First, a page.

O God who is Love Ever with us, it has been a difficult year. We have seen such ugliness and bitterness and divisiveness. We have experienced such loss, both personally and collectively. We have experienced the loss of loved-ones and of for some the loss of love. Along with these natural, individual losses, we have endured the turmoil of a culture losing its way, seemingly embracing the path of inhumanity. We have seen the dehumanization of the refugee, of the religious faithful not our own, of the reporter, of those of another race. We have experienced an utter rejection of truth, of true words, of true effort, of true compassion in a world grasping for the truth of love. We have watched leaders climb to power embracing the means of victory at all costs, including the cost of respect, dignity, and love for humanity. We have seen these leaders climb to power with love of power their only lasting love, their only governing principal, their only real purpose. And we have watched as these powerful men climbed to even greater power.
O holy God, at the same time, we’ve seen this year the powerful fall from power. We have seen men’s past harmful choices and sins toward subordinates and colleagues and fellow sojourners come back to take their claim and find some semblance of justice. We have seen courageous souls for too long struggling to make sense of other’s sins against them, for too long struggling through bad memories that could not be forgotten or appeased, we have seen them stand up and with vulnerable resilience and resistence declare “me too” and no more.
The juxtaposition of the movement of courage and the unmoving weight of crassness, of the rain of compassion and the drought of cruelty, it leaves us unsteady, O God. It leaves us feeling unbalanced, reeling from the resulting disorientation.
Yes, God, we are disoriented. We live in the age of disorientation. We cannot see straight. We cannot feel bottom. We cannot find true north. We cannot sense steady ground. We cannot see a lighthouse in our spiritual fogginess. We have been kicked around, knocked down, and keeled over. Our culture’s collective concussion often swings us from nauseousness to headached to dizzied to backpained and weary at every turn. This age of disorientation seems terminal some days, Lord. Our confusion and delusion sometimes seem to be drowning us. Like Peter who once believed in You and Your Way of Justice, Mercy and Humility but who then doubted his purpose and began sinking into the water he once traversed, we are drowning from our own lack of trust in the preeminence and necessity of You, O God defined by Love.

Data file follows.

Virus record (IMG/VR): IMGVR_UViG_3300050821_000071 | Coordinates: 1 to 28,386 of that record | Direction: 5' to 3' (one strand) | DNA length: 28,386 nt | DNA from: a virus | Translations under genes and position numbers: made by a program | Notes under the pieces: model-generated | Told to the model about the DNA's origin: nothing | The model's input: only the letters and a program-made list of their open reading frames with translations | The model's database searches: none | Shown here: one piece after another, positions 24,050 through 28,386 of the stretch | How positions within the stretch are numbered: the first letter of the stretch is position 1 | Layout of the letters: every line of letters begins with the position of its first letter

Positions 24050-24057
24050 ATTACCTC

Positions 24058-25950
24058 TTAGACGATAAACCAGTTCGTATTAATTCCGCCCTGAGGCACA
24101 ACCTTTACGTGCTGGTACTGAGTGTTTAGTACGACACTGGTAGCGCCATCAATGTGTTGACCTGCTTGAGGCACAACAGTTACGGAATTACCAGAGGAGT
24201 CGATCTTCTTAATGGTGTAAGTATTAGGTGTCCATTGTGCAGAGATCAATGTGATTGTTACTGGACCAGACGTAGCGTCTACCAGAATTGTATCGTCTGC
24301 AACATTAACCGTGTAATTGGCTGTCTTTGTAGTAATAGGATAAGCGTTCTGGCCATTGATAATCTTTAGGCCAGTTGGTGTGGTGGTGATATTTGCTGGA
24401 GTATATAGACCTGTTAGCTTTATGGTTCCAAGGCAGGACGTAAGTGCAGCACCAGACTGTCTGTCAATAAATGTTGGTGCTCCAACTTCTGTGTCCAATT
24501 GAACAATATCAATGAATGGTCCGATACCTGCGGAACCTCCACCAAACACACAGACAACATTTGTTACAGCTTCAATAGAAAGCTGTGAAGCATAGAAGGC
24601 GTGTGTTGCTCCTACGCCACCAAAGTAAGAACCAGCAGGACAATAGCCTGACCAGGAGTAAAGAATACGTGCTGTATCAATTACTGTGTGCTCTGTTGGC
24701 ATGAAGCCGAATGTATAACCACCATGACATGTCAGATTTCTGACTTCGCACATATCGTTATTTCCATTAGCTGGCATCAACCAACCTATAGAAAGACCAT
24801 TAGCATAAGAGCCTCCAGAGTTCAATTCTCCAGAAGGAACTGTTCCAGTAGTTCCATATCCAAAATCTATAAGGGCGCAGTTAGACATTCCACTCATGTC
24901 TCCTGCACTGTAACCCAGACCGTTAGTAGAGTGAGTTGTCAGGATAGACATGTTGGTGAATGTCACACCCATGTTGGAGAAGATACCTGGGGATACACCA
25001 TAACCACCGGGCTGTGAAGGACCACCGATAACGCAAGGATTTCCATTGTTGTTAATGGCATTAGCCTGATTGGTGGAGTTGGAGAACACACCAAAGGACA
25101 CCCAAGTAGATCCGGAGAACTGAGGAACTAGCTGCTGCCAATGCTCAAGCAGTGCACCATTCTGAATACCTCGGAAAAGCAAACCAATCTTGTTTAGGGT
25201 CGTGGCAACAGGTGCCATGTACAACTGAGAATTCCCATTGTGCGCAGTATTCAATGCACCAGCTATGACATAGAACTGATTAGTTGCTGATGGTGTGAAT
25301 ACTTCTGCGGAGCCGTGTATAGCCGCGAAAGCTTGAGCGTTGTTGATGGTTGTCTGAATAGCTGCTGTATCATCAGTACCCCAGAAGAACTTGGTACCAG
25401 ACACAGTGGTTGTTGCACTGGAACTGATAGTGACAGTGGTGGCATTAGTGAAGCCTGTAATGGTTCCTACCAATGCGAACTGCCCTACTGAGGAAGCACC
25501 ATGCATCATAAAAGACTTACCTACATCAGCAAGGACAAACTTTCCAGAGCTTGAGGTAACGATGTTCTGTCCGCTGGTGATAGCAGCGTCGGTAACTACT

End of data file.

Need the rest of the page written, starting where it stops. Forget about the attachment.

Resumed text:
Gracious One, help us. Raise us up. Calm our storms. O God, help us not to give up. Help us not to silent our inner voice that tells us right this is not the way it is meant to be and it is not the way it will always be. Help us to know that You are with us and You will have the victory, the victory where the first shall be last and the last shall be first, where the valleys shall be exalted and the mountains and hills made low, where the crooked path shall be made straight and the rough places made plain, and where the children and the most vulnerable among us shall lead us.
O God of Perfect Grace, may we receive into our hearts the gifts You have given us, gifts by which we persevere and persist, above all Your gift of Grace. May we take care of each other and ourselves and the earth, knowing all things and beings are Your creation and our bodies are temples of Your spirit. May we in this disoriented and disorienting age get the rest we need, eat the food we should eat, and engage in activity good for our well-being and our wholeness and the earth’s. May we take time to stop and sit and smell the blossoms of beauty all around us. May we take the time to stop and sit and see the tender tenacity of each blessing given to us in this earth, on this earth. May we take the time to move and walk and experience the forest from the trees and the trees in the forest. May we marry each moment we have with friends and family and loved-ones.
Yes, God, You who are Community, may we in turn care for and honor our inner need to experience community. Help us to see that the only way to do this is to experience it. May we be inspired by your own faithfulness toward us. May your love-moved life living and breathing and moving in the world move us to live-out our love for each other and for your church. May it move us to a greater commitment to faith and to this community of faith throughout the year. Help us not to be creatures of the habitual search for perfection or the perfect community.
And finally, O Lord of Love, I pray that from this we would seek to apply the law of love, the only essential law in the universe, to our world and to our nation. May we see in friends our soil, our food, our medicine. May we see in the stranger a longing for belonging and fill it. May we see in each other kindness, compassion, care for family and community. May we see in each other we all seek good lives. May we see in each other eyes God’s love mirrored, and help us to magnify and progress that love.
May this be the year not of rage or restlessness or ridicule but of a year of transformation, rootedness, and a cultivation of Your way in the world. May the Lighthouse of Your Love melt break the fog and lead us to the home of Your realm. Amen.